Best podcasts of the week: Philippa Gregory celebrates everyday women who changed the world

In this week’s newsletter: From Greenham Common protestors to Spitfire pilots, the author celebrates history’s unsung female heroes in Normal Women. Plus: five podcasts that actually solved crimes

Picks of the week

Philippa Gregory’s Normal Women
Widely available, episodes weekly

Philippa Gregory puts previously invisible women at the centre of history, with contributions from Louise Casey and Geri Halliwell-Horner. It shines a light on the women who flew Spitfires, built ships and campaigned for their rights. The first episode, expertly told, looks at the brave women who sparked riots for all the right reasons, from the Peasants’ Revolt through Greenham Common to the vigil for Sarah Everard. Hannah Verdier

The Geopolitics of Business
Widely available, episodes weekly
As the world’s landscape wobbles, so too do economies, which is the focus of the new podcast by Sam Gyimah (pictured below). How do shifting power plates affect markets and investments – and how do governments handle it? Former CEO of BP Lord John Browne weighs in on the climate crisis, while Michael Heseltine analyses how the British economy is faring after Brexit. HV

The Kids of Rutherford County
Widely available, episodes weekly
For over a decade, hundreds, maybe thousands, of children were arrested and illegally jailed. This four-parter uncovers the story of a police force in Rutherford County, Tennessee, that arrested and illegally jailed children as young as seven for minor misdemeanours. HV

Hot Money
Widely available, episodes weekly
After an award-winning first series that saw the Financial Times’s Patricia Nilsson and Alex Barker investigate the world of porn, Hot Money is back and about to get dirtier with a deep dive into cocaine. The starting point is a Dubai wedding where drug barons who service Europe are gathered, and no stone is left unturned in following their trail. HV

Death of a Codebreaker
BBC Sounds, from Tuesday
In 2010, Gareth Williams – a Welsh maths genius who worked as a codebreaker for GCHQ, MI6 and the intelligence services – was found dead inside a fingerprint-free bag in his London flat’s bathtub. In this forensic six-part podcast, Dr Sian Williams unpicks the unsolved case, but will she be able to get any real answers? Hollie Richardson

There’s a podcast for that

This week, Robyn Vinter chooses five of the best podcasts that actually solved crimes, from a podcast that delivered justice for a missing teenager to the unmasking of an online paedophile network

Hunting Warhead
This masterful Canadian-Norwegian podcast is as haunting and thoroughly gripping as they come. Years in the making, the CBC co-production with the newspaper VG, attempts to track down and identify “Warhead”, the mastermind of the largest global paedophile network on the dark web. But not everything is as it seems. Somewhere in the middle, undercover journalists bump into undercover cops and the podcast takes a turn, showing the grim (and sometimes morally complicated) but necessary work carried out by those tasked with investigating this type of crime. It is a twisty ride containing heartbreaking human moments and culminating in a satisfying ending that leaves no loose ends untied.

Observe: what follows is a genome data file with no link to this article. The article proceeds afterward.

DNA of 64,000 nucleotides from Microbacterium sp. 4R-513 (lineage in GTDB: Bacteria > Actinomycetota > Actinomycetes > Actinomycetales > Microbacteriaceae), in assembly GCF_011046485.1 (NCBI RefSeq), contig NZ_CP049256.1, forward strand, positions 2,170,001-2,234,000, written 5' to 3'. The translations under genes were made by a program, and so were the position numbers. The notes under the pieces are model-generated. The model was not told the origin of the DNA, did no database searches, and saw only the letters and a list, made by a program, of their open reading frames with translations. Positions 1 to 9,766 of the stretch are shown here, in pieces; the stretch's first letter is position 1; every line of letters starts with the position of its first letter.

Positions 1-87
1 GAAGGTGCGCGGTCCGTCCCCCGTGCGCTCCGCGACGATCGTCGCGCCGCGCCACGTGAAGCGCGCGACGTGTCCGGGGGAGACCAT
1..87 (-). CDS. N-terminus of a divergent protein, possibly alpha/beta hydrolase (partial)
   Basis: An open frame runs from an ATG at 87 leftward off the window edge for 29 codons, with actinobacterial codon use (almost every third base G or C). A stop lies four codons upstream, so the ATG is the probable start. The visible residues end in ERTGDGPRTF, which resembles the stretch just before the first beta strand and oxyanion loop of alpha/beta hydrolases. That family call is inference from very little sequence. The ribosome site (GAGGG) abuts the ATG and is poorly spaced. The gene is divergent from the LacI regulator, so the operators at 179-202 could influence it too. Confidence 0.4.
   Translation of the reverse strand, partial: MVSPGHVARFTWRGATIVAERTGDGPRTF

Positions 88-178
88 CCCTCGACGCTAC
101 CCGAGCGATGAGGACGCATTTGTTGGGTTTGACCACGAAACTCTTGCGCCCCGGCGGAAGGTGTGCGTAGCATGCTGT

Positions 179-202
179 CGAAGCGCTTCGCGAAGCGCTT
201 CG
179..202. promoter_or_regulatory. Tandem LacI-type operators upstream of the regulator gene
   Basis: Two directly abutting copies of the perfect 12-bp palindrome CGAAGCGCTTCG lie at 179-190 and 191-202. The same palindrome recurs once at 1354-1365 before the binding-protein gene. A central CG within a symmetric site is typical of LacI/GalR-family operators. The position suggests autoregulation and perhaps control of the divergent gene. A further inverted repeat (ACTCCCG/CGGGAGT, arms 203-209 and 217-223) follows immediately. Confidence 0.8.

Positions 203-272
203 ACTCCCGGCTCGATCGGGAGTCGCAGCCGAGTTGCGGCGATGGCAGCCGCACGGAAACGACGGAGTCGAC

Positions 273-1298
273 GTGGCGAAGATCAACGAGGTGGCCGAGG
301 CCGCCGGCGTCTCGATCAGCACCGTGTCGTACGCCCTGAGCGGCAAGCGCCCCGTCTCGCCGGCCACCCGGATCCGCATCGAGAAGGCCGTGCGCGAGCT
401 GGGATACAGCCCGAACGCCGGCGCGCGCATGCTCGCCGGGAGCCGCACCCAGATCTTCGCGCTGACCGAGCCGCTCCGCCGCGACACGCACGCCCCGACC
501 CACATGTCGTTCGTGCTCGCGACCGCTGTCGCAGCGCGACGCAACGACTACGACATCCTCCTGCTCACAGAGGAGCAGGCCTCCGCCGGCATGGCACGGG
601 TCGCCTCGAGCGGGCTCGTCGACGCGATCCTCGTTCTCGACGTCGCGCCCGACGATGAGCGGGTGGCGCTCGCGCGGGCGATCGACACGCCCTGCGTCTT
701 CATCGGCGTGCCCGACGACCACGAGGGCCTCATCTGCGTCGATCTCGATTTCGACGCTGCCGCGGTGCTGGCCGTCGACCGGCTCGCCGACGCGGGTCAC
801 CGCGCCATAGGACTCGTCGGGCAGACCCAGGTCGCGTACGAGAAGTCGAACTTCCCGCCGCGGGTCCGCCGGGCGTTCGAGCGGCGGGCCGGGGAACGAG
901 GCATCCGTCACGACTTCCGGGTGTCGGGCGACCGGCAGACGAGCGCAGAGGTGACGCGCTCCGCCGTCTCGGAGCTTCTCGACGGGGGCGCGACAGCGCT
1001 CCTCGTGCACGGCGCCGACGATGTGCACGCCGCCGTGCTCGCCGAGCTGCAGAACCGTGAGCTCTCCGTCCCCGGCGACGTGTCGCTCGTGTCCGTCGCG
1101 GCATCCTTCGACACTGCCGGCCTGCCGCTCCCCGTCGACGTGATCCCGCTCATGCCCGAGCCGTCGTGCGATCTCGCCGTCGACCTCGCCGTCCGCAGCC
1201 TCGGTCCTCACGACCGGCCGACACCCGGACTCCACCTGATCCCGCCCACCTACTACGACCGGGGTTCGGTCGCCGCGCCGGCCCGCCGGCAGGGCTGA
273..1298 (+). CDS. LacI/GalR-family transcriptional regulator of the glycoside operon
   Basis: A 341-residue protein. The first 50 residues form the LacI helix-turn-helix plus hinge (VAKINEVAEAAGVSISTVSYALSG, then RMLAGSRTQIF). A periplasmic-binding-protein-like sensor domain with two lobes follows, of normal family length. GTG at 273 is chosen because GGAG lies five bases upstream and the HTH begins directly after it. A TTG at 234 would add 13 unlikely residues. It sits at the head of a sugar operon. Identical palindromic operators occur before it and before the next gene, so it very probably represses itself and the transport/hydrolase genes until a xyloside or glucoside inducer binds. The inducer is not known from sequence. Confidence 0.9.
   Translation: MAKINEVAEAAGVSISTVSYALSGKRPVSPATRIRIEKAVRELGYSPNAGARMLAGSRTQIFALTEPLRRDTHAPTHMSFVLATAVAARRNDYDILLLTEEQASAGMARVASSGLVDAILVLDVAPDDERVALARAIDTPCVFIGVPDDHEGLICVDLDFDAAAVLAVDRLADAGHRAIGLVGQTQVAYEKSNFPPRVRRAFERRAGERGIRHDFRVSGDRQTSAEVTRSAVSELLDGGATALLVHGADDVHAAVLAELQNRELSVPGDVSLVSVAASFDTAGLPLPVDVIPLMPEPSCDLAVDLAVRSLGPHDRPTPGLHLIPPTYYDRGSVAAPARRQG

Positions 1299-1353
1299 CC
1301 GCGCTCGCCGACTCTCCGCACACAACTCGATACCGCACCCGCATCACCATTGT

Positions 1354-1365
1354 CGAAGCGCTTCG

Bear Brook
This quality investigation begins less as a whodunnit and more as a “who are they”, looking at the case of a woman and three girls whose remains were found in sealed oil drums in Bear Brook, New Hampshire, US. The bodies, dating back to the late 70s or early 80s, belong to unknown victims – who had tragically never been reported missing. Highly focussed on the detail of forensics and genealogy, Bear Brook sensitively puts together the pieces with the help of experts in those fields. By the end of the podcast, we know not only who those victims are but who carried out the savage murders.

Proof. is a podcast that is not about getting justice for a victim, instead looking at those convicted, in this case for the 1996 shooting of Brian Bowling. The dead 15-year-old’s family believed his best friend, Josh Storey, conspired with a second teen named Lee Clark to murder Bowling, and both were serving prison sentences for murder at the start of the podcast. By the end, everything is turned on its head.

Your Own Backyard
Podcaster Chris Lambert had spent a large part of his life passing a billboard in his hometown featuring the image of Kristin Smart, a 19-year-old woman who went missing in 1996. A musician and sound engineer, Lambert was not the most likely true crime podcaster, and an even less likely detective, but the absence of justice had bothered him enough to make a remarkable documentary that would go on to solve the crime. His persistence with a case that had long since run cold and his real life connections with people in the town led to the conviction of a man for Smart’s murder earlier this year.skip past newsletter promotion

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Bible John: Creation of a Serial Killer
The haunting figure of the mysterious Bible John, a serial killer who slaughtered three women in the late 60s, is still lingering over the city of Glasgow. This absorbing and atmospheric podcast is hosted by journalist Audrey Gillan, who first covered the murders in 1996 when the body of a man was exhumed to determine whether his DNA matched that of the murderous spectre. Gillan picks up where she left off in the 90s, this time examining the culture of misogyny that likely caused key information to be covered up. Evidence uncovered in his BBC Scotland podcast led to a recent reopening of the case, with the sense there may be still some long overdue restitution for the families of the women.

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Written by T. Miller

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